Late last year, Rachel Launders, the 363rd person I’ve met on my quest to have lunch with 500 strangers, was invited by the University of Sydney to address graduating students.

Rachel shared three life lessons with the students, one of which was to do things that make you uncomfortable.

In a nice piece of timing, I happened to send a cold message to Rachel just before her speech, asking her if she wanted to have lunch with me. “Why not!” she replied. “I’m giving a talk at a Sydney Uni graduation in a couple of days time and one of the things I’m going to tell the students is to do things that scare you from time to time, so I’ll take my own advice.”

Like me, Rachel is an introvert, so the thought of meeting a stranger for lunch was nerve-wracking, but she’s learned how much you can gain from doing uncomfortable things. For example, it felt uncomfortable to accept her current role, general counsel and company secretary at Nine, back in 2015, because she’d worked at Gilbert + Tobin for 16 years in a very different capacity and become a partner. But it turned out to be a great decision, because her job at Nine is very interesting and challenging.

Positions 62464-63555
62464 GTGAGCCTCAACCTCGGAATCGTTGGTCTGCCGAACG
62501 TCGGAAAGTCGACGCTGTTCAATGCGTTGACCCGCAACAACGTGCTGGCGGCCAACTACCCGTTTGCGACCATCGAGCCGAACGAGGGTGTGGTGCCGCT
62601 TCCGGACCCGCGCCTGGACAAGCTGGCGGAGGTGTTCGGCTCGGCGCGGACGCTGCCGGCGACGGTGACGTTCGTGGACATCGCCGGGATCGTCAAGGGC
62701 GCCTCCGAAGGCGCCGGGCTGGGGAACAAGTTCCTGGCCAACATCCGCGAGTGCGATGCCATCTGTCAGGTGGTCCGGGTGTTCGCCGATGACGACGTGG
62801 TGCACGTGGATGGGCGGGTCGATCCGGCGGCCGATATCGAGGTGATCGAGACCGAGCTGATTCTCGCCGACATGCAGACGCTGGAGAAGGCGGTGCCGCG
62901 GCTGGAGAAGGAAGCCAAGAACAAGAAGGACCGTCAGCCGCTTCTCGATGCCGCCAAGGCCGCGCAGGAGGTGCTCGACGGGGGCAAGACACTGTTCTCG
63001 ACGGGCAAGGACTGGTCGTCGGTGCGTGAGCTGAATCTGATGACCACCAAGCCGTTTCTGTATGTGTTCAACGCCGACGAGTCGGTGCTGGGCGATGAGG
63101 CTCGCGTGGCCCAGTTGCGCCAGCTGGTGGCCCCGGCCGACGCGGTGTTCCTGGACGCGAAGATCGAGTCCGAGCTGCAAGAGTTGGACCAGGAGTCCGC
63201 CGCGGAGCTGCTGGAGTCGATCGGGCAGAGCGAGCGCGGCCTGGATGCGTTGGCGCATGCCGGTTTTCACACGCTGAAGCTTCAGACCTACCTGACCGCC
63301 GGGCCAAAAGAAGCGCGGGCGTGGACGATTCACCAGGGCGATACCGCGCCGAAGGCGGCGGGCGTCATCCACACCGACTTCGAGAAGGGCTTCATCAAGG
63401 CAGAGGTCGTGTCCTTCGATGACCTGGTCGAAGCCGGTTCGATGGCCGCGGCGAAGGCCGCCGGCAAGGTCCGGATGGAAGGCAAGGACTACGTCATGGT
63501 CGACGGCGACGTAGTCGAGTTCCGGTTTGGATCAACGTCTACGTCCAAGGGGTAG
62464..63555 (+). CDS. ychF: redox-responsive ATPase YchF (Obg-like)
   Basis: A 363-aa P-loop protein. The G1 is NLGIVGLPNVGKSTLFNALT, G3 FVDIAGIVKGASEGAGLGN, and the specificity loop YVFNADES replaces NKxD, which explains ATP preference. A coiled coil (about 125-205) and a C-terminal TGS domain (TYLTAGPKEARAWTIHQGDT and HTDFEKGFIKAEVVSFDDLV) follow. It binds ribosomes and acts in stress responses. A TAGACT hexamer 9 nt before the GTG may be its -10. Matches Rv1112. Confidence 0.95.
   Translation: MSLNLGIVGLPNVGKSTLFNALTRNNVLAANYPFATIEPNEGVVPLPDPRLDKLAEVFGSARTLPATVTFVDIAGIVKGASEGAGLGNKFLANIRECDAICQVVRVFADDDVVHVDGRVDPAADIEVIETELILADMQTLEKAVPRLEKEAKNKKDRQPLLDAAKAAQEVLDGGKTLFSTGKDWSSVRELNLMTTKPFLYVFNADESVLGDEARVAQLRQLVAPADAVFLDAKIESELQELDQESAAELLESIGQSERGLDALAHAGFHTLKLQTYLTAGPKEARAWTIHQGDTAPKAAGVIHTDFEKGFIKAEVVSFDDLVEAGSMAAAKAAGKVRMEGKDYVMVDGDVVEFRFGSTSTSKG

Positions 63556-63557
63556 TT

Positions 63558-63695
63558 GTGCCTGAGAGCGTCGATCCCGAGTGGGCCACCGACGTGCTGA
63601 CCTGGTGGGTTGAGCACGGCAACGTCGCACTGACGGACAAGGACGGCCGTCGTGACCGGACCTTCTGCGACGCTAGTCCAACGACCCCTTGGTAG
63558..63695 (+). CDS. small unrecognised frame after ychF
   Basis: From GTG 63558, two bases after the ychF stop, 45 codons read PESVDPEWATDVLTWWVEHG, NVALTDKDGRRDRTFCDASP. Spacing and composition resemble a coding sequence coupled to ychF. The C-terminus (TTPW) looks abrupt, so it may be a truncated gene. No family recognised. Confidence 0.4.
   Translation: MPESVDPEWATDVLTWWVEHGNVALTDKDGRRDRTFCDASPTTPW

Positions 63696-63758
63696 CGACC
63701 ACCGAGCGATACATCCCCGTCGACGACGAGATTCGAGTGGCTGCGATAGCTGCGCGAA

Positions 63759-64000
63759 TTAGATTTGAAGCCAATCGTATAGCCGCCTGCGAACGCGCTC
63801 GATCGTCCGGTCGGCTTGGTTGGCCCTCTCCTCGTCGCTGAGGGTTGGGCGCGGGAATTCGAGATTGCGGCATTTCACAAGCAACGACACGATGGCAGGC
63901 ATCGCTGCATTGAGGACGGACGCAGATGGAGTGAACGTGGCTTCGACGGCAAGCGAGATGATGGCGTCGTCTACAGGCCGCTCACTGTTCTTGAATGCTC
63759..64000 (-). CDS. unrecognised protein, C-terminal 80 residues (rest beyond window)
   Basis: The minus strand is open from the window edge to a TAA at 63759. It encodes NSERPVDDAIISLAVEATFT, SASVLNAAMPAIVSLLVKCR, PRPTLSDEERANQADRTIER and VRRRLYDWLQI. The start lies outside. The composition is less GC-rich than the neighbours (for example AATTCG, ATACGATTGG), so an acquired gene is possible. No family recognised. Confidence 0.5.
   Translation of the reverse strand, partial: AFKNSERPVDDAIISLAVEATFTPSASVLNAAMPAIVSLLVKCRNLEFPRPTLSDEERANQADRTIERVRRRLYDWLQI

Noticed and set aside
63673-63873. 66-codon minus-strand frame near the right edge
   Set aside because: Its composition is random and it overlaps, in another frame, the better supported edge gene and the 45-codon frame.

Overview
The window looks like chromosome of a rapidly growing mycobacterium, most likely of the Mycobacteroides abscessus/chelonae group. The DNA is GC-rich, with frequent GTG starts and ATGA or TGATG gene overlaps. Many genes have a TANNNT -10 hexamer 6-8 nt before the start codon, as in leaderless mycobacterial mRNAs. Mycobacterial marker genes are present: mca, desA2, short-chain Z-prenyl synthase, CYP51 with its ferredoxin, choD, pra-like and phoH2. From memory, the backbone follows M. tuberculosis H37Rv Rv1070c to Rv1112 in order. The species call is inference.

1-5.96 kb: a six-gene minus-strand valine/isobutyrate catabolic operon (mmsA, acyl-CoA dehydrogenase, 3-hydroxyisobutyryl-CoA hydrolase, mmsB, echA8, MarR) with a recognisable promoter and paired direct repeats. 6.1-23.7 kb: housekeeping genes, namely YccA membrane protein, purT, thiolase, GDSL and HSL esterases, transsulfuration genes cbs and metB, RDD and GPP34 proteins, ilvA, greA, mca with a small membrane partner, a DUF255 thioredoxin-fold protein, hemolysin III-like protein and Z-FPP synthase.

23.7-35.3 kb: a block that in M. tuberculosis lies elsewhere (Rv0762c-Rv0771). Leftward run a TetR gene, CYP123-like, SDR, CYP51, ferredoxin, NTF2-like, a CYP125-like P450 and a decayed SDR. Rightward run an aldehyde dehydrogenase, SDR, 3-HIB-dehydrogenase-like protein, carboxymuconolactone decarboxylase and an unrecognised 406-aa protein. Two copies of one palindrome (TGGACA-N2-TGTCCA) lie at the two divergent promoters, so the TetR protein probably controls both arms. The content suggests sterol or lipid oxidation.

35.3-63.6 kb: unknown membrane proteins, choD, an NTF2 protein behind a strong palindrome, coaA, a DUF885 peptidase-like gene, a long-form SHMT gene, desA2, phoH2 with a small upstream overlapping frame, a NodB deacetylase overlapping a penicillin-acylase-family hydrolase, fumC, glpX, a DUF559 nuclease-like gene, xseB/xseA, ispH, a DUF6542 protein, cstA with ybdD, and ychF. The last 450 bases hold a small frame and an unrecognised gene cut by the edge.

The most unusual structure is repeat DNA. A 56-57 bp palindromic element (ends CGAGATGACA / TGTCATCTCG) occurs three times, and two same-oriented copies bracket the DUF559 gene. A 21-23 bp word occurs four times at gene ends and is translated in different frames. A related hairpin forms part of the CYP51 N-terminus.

The second life lesson Rachel shared with the students was that you don’t need to have a career plan. By remaining open to new experiences, Rachel has been able to take on several wonderful career opportunities that she never could’ve anticipated, including her role at Nine.

Rachel’s third piece of advice to the students was to give back to the community, because she believes anyone who’s been to university is privileged. Rachel has spent many years as a director of Giant Steps, a school for children and young adults with autism, and four years as a board member at City Recital Hall, an arts venue in the Sydney CBD. So she practises what she preaches.

If there’s a connecting thread with Rachel’s three pieces of advice, it’s that being the driver of your life is more fulfilling than being the passenger. And there’s nothing wrong with grabbing the wheel even if you don’t entirely know where you’re going.